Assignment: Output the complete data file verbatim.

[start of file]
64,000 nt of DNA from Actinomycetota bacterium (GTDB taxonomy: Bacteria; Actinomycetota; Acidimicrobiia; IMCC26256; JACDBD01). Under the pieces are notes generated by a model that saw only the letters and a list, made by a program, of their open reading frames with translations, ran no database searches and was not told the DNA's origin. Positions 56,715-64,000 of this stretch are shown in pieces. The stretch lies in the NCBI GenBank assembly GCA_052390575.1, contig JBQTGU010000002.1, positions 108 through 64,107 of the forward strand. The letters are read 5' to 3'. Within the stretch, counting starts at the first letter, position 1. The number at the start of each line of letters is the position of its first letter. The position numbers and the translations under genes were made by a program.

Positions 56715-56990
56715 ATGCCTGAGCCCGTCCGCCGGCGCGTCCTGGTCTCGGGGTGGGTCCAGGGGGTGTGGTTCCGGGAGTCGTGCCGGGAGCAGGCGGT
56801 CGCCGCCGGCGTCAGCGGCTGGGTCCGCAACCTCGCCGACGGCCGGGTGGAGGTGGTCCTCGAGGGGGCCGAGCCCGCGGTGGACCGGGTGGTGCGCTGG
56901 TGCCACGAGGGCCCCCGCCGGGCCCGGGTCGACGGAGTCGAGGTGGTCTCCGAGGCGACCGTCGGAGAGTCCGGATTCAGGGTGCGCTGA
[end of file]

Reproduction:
64,000 nt of DNA from Actinomycetota bacterium (GTDB taxonomy: Bacteria; Actinomycetota; Acidimicrobiia; IMCC26256; JACDBD01). Under the pieces are notes generated by a model that saw only the letters and a list, made by a program, of their open reading frames with translations, ran no database searches and was not told the DNA's origin. Positions 56,715-64,000 of this stretch are shown in pieces. The stretch lies in the NCBI GenBank assembly GCA_052390575.1, contig JBQTGU010000002.1, positions 108 through 64,107 of the forward strand. The letters are read 5' to 3'. Within the stretch, counting starts at the first letter, position 1. The number at the start of each line of letters is the position of its first letter. The position numbers and the translations under genes were made by a program.

Positions 56715-56990
56715 ATGCCTGAGCCCGTCCGCCGGCGCGTCCTGGTCTCGGGGTGGGTCCAGGGGGTGTGGTTCCGGGAGTCGTGCCGGGAGCAGGCGGT
56801 CGCCGCCGGCGTCAGCGGCTGGGTCCGCAACCTCGCCGACGGCCGGGTGGAGGTGGTCCTCGAGGGGGCCGAGCCCGCGGTGGACCGGGTGGTGCGCTGG
56901 TGCCACGAGGGCCCCCGCCGGGCCCGGGTCGACGGAGTCGAGGTGGTCTCCGAGGCGACCGTCGGAGAGTCCGGATTCAGGGTGCGCTGA